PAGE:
Porter County will
spend over $1.5 million this year to provide medical care to inmates at the
Porter County Jail.
Tuesday the three
member County Board of Commissioners unanimously approved a jail medical
services contract with Quality Correctional Care of Muncie for 2017 through
2019 at a price tag of $1,545,100 per year.
The County recently
ended a three-year contract with Correctional Care Solutions for $1.3
million per year. It was the first time the Jail had a 24-hour licensed
health care staff, a requirement now under the guidelines of the National
Institute of Corrections.
Reynolds told the Commissioners Tuesday that his department did a
comparative analysis of which contractor would be most responsive to the
Jail’s needs and a contract that would be “the best bang for our buck” in
concern for the taxpayers, even though “this is a lot of money.”
QCC is largely
exclusive to Indiana, serving 44 of the 92 counties, and is familiar with
what the County’s needs are, Reynolds said. The County would get better
care, staffing and support, he said. It will negotiate the cost of
prescription drugs which are $90,000 per year.
asked of them that we wanted they complied with,” Reynolds said. “To me,
that goes a long way.”
Department Business Manager Edie Hahn said the number of nurses will
increase. Reynolds said some of the nurses hired by Correction Care
Solutions will be staying on with the new contract.
“We made it clear
we don’t want them gone. There are several of them sitting here today. They
come to work and represent the County very well,” said Reynolds.
The demand for
medical services has increased over the years at the Jail, Reynolds said.
“It’s a major operation in there. It’s like a hospital, 24/7. Where we have
taken it is a lot better than what it was. We can take it even further.”
Biggs, R-North, said he was “alarmed” by the cost but the County must
provide it under federal and state mandates. It would be a much higher cost
to the County if not for the medical services provider, facing legal
President Jeff Good, R-Center, said the cost has an “economic impact” to
Porter County, signifying the problem it has with drug use.
“I think what we
see today is the financial impact of the County. We hear the heartbreaking
stories. It translates back to your government and the money we’re spending
on jail medical is a lot,” Good said. He commended the Sheriff’s Department
for using due diligence in finding a medical provider.
In other actions,
the Commissioners agreed to other contracts for the jail, including one with
Frontline Foundations to offer its faith-based substance abuse program to
Known as “The God
Pod,” the program, paid for with a grant last year for the male inmates, has
been well-received, Reynolds said. The department will be using about $5,000
out of user fees to provide the program for a few months and is hoping for a
grant this year to carry it further.
The number of
female inmates has increased from about eleven in 1999 to around 75 today,
Reynolds added, with most primarily drug related.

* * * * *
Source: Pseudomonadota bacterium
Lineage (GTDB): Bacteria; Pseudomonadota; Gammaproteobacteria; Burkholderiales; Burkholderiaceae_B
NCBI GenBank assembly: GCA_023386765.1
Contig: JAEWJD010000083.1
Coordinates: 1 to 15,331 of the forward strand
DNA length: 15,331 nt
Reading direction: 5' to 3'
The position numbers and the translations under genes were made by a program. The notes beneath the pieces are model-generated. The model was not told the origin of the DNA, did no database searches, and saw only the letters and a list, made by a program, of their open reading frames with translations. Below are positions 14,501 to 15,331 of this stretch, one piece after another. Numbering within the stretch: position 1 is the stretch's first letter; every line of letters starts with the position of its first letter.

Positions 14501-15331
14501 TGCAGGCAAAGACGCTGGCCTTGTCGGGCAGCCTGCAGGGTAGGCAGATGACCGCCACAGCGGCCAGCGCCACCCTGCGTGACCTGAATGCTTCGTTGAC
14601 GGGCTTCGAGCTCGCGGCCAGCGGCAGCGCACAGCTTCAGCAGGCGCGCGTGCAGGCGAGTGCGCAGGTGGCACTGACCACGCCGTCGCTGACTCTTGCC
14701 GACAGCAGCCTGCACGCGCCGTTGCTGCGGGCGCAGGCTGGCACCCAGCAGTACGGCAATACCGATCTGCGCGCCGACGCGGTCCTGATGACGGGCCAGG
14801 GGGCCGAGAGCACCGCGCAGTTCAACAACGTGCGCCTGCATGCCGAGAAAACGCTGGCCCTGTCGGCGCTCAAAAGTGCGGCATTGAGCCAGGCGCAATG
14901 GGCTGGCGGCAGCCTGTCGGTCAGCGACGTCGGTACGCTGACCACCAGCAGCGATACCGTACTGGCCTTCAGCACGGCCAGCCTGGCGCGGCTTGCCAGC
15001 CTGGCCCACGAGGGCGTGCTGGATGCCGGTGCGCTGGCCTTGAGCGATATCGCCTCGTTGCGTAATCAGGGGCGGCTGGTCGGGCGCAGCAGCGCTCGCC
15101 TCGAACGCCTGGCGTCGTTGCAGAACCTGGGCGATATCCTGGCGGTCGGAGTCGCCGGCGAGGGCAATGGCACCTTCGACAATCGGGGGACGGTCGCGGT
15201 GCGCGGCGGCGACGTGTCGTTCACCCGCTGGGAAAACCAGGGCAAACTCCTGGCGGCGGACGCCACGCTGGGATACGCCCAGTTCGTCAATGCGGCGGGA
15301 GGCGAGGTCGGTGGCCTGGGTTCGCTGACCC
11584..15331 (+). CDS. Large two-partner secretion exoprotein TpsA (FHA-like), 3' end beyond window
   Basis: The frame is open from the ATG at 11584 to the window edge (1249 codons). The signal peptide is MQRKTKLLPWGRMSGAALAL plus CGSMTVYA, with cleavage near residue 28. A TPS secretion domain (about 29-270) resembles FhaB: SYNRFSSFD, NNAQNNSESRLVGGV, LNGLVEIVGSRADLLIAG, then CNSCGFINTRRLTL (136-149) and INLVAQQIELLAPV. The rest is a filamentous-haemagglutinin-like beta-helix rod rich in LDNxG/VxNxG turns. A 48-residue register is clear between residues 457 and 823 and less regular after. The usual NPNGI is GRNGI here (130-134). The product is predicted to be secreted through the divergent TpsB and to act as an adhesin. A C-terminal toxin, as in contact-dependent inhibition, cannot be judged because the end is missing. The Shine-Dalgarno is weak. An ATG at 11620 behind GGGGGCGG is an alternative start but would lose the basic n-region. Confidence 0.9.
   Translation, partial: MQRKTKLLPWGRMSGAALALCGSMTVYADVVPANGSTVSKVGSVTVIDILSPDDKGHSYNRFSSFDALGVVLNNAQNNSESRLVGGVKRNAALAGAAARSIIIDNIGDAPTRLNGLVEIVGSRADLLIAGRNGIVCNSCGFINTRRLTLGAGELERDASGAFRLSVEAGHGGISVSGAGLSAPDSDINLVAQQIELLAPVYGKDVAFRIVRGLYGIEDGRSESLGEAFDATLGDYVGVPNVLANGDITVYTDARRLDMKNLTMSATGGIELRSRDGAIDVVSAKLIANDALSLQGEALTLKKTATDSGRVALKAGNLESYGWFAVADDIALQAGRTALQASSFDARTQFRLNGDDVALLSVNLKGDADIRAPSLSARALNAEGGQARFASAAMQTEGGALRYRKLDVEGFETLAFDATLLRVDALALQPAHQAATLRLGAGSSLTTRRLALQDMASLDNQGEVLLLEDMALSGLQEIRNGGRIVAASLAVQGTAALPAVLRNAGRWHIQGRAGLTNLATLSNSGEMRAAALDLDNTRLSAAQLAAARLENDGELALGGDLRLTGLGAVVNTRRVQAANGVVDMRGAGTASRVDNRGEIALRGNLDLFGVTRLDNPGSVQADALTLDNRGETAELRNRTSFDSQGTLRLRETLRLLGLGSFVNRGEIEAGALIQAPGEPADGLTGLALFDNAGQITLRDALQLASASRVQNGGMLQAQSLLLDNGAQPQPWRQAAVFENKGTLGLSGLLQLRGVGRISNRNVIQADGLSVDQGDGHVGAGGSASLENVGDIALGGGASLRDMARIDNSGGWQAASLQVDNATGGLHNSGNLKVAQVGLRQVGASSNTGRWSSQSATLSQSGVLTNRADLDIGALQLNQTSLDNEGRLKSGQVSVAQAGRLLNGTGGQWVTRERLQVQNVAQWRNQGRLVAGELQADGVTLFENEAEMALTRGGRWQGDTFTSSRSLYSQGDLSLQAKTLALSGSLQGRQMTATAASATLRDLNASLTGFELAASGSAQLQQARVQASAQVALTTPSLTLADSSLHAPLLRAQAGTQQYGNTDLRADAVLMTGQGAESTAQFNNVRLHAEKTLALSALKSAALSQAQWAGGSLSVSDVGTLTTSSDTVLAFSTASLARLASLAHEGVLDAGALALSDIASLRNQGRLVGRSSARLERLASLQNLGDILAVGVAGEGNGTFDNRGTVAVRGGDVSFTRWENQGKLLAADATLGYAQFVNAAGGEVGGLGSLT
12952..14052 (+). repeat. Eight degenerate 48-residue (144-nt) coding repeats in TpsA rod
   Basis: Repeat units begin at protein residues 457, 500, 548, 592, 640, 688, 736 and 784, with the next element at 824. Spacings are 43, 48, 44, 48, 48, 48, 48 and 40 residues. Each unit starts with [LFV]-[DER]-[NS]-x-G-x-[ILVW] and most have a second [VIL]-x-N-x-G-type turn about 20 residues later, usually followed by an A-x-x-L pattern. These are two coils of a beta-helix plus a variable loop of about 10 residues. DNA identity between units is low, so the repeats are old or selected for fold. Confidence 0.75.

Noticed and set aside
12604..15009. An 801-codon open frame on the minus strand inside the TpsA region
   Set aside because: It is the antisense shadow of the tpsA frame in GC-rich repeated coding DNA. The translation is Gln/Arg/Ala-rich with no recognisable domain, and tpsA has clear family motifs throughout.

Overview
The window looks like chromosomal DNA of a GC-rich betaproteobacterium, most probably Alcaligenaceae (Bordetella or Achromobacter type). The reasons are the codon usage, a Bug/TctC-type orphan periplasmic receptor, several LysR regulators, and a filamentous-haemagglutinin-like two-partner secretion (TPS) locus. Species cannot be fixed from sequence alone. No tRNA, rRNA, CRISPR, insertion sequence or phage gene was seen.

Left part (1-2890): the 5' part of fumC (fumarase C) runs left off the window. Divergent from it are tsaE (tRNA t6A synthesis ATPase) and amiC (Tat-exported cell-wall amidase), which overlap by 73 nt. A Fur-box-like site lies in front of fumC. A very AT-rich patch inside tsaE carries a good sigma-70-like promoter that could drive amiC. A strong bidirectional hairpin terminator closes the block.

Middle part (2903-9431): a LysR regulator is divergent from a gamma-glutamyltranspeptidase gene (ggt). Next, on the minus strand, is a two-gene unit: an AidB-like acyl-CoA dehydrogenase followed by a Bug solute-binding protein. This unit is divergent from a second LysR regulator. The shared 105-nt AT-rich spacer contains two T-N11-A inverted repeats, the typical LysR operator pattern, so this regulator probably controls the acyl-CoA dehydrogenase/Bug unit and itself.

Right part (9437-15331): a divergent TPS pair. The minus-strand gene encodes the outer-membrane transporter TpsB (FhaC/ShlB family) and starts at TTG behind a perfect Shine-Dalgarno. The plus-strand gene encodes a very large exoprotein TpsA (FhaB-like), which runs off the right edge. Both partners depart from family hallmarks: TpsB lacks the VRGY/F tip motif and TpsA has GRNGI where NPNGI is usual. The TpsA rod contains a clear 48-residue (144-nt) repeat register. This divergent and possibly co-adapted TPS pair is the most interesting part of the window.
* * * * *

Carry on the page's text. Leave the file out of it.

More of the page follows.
also approved extending a contract with Copier Consultants for service and
copier maintenance and Colleen Dougherty for intel analysis work for the
Sheriff’s Department’s Heroin Overdose Response Team.
discussed at-length two vendor proposals submitted for the upcoming
delinquent property certificate sale sometime this spring.
Vicki Urbanik said a certificate sale follows the County Tax Sale, which was
held last October. Properties not sold on a lien at the tax sale will now be
available at the Commissioners’ certificate sale. Tax certificates can be
sold at a reduced amount from the delinquent taxes. The goal, Urbanik said,
is to put the parcels back on the tax rolls and stop recycling them each
year at tax sales.
The last time the
County had a certificate sale was in 2013 in an online format which did not
receive a lot of traffic so the upcoming sale will be held live, she said.
This year there are 491 parcels listed, compared to 281 parcels in 2013.
proposals was the tax sale vendor SRI Inc., of Indianapolis, and Onyx
Electronics, of Valparaiso, both offering to run the sale on a fee-based
percentage. Each parcel sold, the vendor would receive a certain percentage
that is directly deducted from the sale price, Urbanik said.
SRI proposed an
all-included 15 percent fee while Onyx offered 7 percent plus additional
costs. Urbanik said she has sought to get clarification on what those extra
costs would be. The Onyx proposal did not provide legal services like SRI
did, she said. SRI has since proposed to match Onyx’s percentage fee.
Biggs and Blaney
said they would like to get further clarification from Onyx on what the
extra charges would be.
Commissioner’s meeting may be held to award the contract for the certificate
sale in early February to expedite the process for the Auditor’s Office.
Urbanik said the contract could be awarded at the Commissioners’ next
scheduled meeting on Feb. 21 but her office would have to move “very, very
quickly” to have the sale in mid-April before property tax bills go out.
Commissioners approved Urbanik’s request to contract with Darren Bates of
Data Pit Stop to assist in the data conversion of the County’s new financial
system, taking over for contractor and former County IT Director Sharon
The system is being
upgraded by Low Associates. The Auditor’s Office is currently moving the DOS
based operating system into a Windows operating system format.
Urbanik said Bates
had assisted the County before in 2015 with the excise tax program.
Low is anticipating
the system could be ready and conversion completed in April. Departments
will be trained on it as the County will be essentially “starting from
scratch,” Urbanik said.
The system “will
make our operations more efficient” with fewer errors and data entry will be
less arduous, Urbanik said.